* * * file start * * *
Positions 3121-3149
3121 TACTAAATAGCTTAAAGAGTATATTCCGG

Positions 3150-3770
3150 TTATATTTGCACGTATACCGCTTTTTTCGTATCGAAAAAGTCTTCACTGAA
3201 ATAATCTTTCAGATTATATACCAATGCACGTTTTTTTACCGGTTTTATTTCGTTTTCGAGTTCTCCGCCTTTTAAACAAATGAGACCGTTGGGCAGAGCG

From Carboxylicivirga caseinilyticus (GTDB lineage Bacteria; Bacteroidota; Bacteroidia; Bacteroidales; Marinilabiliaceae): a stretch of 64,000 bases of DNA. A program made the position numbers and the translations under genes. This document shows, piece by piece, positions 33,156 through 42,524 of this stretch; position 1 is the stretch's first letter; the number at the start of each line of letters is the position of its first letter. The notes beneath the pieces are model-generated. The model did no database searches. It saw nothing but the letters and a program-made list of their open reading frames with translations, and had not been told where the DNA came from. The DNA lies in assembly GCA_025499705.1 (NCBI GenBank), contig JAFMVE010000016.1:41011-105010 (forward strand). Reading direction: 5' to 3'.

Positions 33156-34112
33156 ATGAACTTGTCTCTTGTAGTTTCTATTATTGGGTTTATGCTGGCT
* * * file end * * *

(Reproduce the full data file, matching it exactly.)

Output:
Positions 3121-3149
3121 TACTAAATAGCTTAAAGAGTATATTCCGG

Positions 3150-3770
3150 TTATATTTGCACGTATACCGCTTTTTTCGTATCGAAAAAGTCTTCACTGAA
3201 ATAATCTTTCAGATTATATACCAATGCACGTTTTTTTACCGGTTTTATTTCGTTTTCGAGTTCTCCGCCTTTTAAACAAATGAGACCGTTGGGCAGAGCG

From Carboxylicivirga caseinilyticus (GTDB lineage Bacteria; Bacteroidota; Bacteroidia; Bacteroidales; Marinilabiliaceae): a stretch of 64,000 bases of DNA. A program made the position numbers and the translations under genes. This document shows, piece by piece, positions 33,156 through 42,524 of this stretch; position 1 is the stretch's first letter; the number at the start of each line of letters is the position of its first letter. The notes beneath the pieces are model-generated. The model did no database searches. It saw nothing but the letters and a program-made list of their open reading frames with translations, and had not been told where the DNA came from. The DNA lies in assembly GCA_025499705.1 (NCBI GenBank), contig JAFMVE010000016.1:41011-105010 (forward strand). Reading direction: 5' to 3'.

Positions 33156-34112
33156 ATGAACTTGTCTCTTGTAGTTTCTATTATTGGGTTTATGCTGGCT